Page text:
What is an audiologist?
Clinical audiologists are healthcare professionals who measure and evaluate a person's ability to hear sounds, and specialize in the treatment of people with hearing disorders. Audiologists often study and provide guidance for patients and families on the following topics:
- how language is learned and spoken
- the anatomy of the human ear, brain, and nerves
- causes of hearing loss
- aural rehabilitation - rehabilitation relating to the ear and hearing
- the use of hearing aids
- lip reading and sign language techniques
Audiologists conduct hearing examinations, test for middle ear disease, treat people with balance problems, and fit hearing aids. Audiologists may practice in a variety of settings, including the following:
- inpatient rehabilitation centers
- long-term care facilities
- home health settings
- private practice
Many audiologists hold a master's degree, and some hold a clinical doctorate degree in audiology. Audiologists are certified nationally through the American Speech Language Hearing Association (Certificate of Clinical Competence - Audiology, or CCC-A) or the American Academy of Audiology.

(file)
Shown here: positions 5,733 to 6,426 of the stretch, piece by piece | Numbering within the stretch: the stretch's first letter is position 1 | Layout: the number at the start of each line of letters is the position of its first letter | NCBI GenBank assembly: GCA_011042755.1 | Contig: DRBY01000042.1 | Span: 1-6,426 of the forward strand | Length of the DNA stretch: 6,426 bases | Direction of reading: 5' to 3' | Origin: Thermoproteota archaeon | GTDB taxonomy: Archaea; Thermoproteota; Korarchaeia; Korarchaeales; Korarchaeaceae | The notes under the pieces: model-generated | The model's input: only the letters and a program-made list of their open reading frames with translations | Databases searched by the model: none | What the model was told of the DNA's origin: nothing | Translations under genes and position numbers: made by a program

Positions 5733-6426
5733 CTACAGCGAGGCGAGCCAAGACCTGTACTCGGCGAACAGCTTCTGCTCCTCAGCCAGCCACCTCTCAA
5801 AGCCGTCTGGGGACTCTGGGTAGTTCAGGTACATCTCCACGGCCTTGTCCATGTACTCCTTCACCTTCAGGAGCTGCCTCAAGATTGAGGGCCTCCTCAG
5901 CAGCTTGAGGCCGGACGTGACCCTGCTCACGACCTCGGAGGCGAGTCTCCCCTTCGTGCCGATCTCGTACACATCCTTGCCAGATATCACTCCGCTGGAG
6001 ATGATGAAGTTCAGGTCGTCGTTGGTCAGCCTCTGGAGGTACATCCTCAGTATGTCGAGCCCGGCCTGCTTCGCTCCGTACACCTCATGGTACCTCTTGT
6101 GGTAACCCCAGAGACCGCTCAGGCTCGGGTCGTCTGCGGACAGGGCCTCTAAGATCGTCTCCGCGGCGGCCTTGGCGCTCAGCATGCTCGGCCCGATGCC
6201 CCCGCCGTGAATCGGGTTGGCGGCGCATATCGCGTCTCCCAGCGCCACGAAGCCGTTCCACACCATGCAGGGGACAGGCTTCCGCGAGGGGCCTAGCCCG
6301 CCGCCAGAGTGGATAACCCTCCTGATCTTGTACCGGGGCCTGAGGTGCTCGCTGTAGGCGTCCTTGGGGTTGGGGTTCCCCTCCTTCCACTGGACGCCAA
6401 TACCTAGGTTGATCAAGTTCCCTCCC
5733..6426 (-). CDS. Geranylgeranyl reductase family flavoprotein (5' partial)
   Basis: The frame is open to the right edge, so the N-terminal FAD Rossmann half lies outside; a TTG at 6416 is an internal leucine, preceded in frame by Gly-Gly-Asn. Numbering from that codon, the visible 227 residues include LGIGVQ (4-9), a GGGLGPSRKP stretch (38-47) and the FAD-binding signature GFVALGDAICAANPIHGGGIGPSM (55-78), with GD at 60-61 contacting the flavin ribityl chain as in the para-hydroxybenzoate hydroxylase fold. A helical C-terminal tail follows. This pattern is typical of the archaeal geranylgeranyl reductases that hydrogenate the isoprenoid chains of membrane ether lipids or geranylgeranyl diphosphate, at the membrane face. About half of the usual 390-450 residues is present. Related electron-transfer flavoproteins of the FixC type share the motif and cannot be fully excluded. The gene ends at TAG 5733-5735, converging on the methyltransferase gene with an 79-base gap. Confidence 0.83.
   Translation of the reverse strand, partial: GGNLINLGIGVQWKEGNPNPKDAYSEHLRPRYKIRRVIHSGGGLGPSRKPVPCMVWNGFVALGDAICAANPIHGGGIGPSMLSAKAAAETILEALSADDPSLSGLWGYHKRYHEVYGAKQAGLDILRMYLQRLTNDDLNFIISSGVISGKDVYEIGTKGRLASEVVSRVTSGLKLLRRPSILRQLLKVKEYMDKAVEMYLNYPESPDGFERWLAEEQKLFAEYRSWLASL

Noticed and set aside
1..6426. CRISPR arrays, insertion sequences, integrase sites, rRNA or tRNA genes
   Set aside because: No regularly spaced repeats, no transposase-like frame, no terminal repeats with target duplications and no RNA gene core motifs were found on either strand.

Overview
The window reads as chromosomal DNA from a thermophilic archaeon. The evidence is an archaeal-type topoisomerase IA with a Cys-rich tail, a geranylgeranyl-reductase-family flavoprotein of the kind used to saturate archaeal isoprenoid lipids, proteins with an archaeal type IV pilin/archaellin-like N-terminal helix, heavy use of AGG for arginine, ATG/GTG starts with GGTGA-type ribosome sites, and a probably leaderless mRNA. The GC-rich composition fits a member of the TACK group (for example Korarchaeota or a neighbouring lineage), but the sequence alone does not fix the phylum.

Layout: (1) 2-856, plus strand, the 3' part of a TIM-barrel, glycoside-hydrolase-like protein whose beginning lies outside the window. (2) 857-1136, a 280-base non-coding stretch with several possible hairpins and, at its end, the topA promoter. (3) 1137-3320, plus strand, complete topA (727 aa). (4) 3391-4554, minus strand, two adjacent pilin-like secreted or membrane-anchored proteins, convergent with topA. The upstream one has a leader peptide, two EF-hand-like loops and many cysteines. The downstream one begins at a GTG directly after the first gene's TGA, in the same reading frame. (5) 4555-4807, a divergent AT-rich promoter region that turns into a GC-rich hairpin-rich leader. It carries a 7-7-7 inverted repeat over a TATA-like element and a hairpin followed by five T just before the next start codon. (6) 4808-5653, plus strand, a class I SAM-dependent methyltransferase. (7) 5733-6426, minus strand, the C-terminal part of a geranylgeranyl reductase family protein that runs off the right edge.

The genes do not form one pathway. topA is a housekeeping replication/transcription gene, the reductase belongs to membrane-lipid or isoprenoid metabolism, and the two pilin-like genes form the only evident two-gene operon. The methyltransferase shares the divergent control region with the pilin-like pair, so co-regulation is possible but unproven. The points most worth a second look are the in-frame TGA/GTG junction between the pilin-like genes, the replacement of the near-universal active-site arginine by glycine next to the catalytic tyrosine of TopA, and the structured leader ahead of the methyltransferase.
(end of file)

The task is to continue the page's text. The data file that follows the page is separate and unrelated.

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Disclaimer - This content is reviewed periodically and is subject to change as new health information becomes available. The information provided is intended to be informative and educational and is not a replacement for professional evaluation, advice, diagnosis or treatment by a healthcare professional. © 2009 Staywell Custom Communications.